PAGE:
Construction is finishing at Oyu Tolgoi. The copper and gold mine, Mongolia’s largest financial endeavor, is surrounded by a barren landscape, but the influx of miners has been adding life to the surroundings. In less than ten years time, Oyu Tolgoi is predicted to constitute more than a third of Mongolia’s GDP. However, as mining gains momentum, sociopolitical threats loom. In a developing country of less than three million people, US$1.3 trillion in mining potential could have quite an impact.


 


Centuries after the fall of Genghis Khan’s extensive empire and, more recently, after the demise of the Soviet Union, the People’s Republic of Mongolia underwent major political, economical, and social changes. Two decades after holding its first democratic election, its political climate today is stable, though corruption is widespread, and since 2008, civil unrest has become a major concern. The transition to a free market economy was not smooth either: economic shocks are frequent and inflation is out of control.


 


To navigate its economic transition, Mongolia has had to find a viable source of economic growth. Its historically nomadic population is not agriculturally self-sufficient and as a result, the nation could not turn to the agricultural sector to fuel its nascent economy. Industrial production has always been stymied by competition with the Chinese. In search of an economic boon, the country turned to natural resources.


 


In 2001, Oyu Tolgoi (in Mongolian, Turquoise Hill) was discovered. The scope of underground deposits of copper and gold attracted many foreign investors, such as mining corporations Rio Tinto and Ivanhoe Mines. Oyu Tolgoi’s expected output amounts to 40 billion pounds of copper and 25 million ounces of gold. In negotiating the mining deal, the Mongolian government demanded a 51 percent stake in Oyu Tolgoi, but was later forced to accept a meager 34 percent under intense economic threats from the Bush Administration. In the coming years, similar conflicts between the Mongolian authorities and foreign entities are expected and may prove to be especially troublesome to the government given that companies such as Rio Tinto have annual revenues nearly ten times as high as Mongolia’s GDP.


 


Of all the Mongolian mines being developed, the most promising is Tavaan Tolgoi, the world’s largest untapped coal deposit of which the Mongolian government has managed to retain a 51 percent controlling stake. Annual production of coal in Tavaan Tolgoi is expected to increase to 15 million metric tons.


 


As international investors explore Mongolia’s wealth of natural resources, the nation of Genghis Khan is slowly turning into “Minegolia.” The nation of nomad herders is experiencing a rural exodus. Not only has the climate been particularly harsh these last few years, resulting in loss of crop and livestock, but there is also a shortage of water. The already scarce resources in the landlocked, desert country are being drained for use in Oyu Tolgoi and similar projects. These developments have not gone unnoticed by the government, which has attempted to preserve the national identity by marketing cultural goods and customs such as meat, cashmere, and practices such as the Nadaam festival, which has become a tourist magnet. Mongolia’s culture is being promoted and adapted for global markets. In addition to these culturally linked exports, the government has explored new ventures, such as the US$10 billion Sainshand Industrial Complex Project, which could become Mongolia’s first step toward developing a competitive technology industry.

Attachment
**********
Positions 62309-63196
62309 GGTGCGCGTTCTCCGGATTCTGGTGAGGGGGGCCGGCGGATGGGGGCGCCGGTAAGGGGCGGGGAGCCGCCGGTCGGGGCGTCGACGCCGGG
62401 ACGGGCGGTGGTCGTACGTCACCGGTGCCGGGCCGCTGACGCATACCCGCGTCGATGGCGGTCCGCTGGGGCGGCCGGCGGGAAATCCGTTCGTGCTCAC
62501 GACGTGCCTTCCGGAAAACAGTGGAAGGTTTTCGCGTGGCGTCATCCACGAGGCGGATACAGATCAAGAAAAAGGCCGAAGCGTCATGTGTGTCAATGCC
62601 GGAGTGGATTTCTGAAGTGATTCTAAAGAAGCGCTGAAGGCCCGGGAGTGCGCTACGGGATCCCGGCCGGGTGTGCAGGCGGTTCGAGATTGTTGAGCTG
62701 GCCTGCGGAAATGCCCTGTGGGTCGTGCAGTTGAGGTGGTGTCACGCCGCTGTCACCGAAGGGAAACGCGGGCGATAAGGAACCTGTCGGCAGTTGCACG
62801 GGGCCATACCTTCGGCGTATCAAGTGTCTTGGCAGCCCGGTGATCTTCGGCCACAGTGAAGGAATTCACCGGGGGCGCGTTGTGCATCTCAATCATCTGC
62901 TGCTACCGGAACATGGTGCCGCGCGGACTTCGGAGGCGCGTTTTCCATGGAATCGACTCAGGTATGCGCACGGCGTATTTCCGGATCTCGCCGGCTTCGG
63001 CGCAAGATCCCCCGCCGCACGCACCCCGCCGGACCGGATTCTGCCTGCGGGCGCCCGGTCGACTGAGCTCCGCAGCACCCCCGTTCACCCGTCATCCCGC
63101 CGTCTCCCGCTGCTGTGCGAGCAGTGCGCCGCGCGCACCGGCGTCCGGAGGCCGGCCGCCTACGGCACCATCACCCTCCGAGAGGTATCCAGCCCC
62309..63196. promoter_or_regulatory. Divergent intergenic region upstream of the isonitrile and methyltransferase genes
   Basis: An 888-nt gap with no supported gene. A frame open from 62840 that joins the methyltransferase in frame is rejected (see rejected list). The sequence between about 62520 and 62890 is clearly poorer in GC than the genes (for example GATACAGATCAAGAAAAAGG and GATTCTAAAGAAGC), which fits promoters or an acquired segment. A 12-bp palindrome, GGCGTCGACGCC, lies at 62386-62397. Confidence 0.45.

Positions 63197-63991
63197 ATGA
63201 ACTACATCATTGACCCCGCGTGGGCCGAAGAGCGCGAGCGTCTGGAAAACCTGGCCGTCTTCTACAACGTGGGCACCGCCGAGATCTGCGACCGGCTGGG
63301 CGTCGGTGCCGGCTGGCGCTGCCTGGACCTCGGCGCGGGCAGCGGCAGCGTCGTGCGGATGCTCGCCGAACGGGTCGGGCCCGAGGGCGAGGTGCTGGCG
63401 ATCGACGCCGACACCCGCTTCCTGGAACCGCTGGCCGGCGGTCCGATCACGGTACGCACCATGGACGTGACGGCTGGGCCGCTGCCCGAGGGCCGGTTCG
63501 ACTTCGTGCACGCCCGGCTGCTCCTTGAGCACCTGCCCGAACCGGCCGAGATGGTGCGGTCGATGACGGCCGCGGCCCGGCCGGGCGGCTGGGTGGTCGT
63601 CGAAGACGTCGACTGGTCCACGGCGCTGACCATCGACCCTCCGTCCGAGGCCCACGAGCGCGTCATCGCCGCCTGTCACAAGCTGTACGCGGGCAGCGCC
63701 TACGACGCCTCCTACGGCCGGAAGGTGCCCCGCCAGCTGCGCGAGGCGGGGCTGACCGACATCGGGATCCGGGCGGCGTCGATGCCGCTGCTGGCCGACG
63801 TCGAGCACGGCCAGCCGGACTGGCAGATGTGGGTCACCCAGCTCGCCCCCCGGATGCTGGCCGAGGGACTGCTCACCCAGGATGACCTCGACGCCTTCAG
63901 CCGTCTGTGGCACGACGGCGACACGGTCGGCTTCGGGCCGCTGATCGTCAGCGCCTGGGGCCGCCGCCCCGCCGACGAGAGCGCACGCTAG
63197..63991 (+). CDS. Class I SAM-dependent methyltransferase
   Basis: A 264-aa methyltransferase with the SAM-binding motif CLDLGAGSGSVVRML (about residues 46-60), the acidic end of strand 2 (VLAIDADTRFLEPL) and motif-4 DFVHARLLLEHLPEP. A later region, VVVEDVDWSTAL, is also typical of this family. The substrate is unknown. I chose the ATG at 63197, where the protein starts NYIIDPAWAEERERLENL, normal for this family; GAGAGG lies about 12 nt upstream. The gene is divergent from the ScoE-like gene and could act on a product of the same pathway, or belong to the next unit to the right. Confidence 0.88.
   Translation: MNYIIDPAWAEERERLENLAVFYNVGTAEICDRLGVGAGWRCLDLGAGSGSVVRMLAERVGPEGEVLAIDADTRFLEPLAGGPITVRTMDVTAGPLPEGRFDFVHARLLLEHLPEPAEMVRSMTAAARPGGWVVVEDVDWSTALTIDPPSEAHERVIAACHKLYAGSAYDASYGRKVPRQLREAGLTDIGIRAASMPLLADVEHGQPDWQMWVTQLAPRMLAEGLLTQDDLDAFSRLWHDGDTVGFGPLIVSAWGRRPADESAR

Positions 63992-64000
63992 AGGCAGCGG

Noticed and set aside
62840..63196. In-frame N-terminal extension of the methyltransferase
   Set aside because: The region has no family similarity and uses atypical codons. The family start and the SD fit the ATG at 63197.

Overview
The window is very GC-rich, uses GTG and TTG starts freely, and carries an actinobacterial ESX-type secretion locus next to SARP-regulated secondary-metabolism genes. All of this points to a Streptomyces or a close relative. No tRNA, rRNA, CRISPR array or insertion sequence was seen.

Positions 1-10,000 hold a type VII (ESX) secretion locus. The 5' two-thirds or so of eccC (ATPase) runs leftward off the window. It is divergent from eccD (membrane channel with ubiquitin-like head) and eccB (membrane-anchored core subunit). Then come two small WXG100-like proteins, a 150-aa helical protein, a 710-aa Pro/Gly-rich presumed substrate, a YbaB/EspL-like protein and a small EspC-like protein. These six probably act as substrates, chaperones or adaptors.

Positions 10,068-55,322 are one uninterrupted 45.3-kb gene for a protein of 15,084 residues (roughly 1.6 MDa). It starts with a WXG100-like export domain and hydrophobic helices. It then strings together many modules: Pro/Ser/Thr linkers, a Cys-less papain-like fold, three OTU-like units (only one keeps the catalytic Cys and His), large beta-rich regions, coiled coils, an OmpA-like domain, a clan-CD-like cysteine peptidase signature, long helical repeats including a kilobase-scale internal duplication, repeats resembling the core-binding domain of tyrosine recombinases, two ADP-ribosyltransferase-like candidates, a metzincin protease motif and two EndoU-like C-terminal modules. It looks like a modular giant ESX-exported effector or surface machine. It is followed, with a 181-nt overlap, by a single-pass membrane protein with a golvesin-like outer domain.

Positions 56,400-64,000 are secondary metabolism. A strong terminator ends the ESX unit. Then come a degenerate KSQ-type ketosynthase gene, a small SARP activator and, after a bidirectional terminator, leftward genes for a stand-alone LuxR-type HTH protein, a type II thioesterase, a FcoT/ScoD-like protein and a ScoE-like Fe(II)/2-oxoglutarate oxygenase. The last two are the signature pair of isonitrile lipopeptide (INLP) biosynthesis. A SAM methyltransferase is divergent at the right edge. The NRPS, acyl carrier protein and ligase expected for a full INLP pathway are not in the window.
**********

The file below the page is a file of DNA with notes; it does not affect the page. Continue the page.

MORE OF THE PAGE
While the government can be praised for such actions, some reproach it for its corruption. According to Transparency International, Mongolia ranks at a dismal 120th place globally on the corruption perception index. When one combines a boost in natural resources with a corrupt political system, dire consequences can ensue. Similar cases have seen ruling classes amass incredible wealth through bribery and corruption (Nigeria in the 1970s, for example). Mongolia’s ruling class has already seen bribery scandals increase both in frequency and scope. Recently Nambaryn Enkhbayara, a former president, was jailed for corruption, having received more than US$6 million in bribes. The ruling class, alongside certain domestic and foreign opportunists, has the potential to turn into a group of oligarchs, the new Khans of Mongolia.


 


As one part of the population profits from the Mongolian mining boom, another part suffers. Mongolia’s GINI coefficient, the main measure for income inequality, is anticipated to rise in the next few years, despite the government’s attempts at distributing the wealth derived from the country’s natural resources. Mongolia’s government has pledged to give every Mongolian born before March 31st, 2011 around US$1000 annually, but a stable middle class is unlikely to arise. Mongolia’s government seems torn between its populist policies and its deeply-rooted corruption. The resulting confusion prevents efficient responses to urgent problems, notably on environmental and health issues. As mining is gaining momentum by the day, environmental concerns are rising. Ulan Bator, Mongolia’s capital, is the world’s second most polluted city. A combination of constant coal burning in informal settlements and peculiar natural surrounding creates serious health risks for Mongolians. Outside Ulan Bator, the burgeoning mining industry has people working in deplorable conditions.


 


Mongolia’s mining boom is a double-edged sword: while vast wealth is for the taking, many changes have to be made to the Mongolian political system if this wealth is to benefit the entire country. Negative social, cultural, environmental, and economic consequences will be inevitable but may be containable. The question remains whether the motherland of Genghis Khan will rise to conquer the problems that it faces.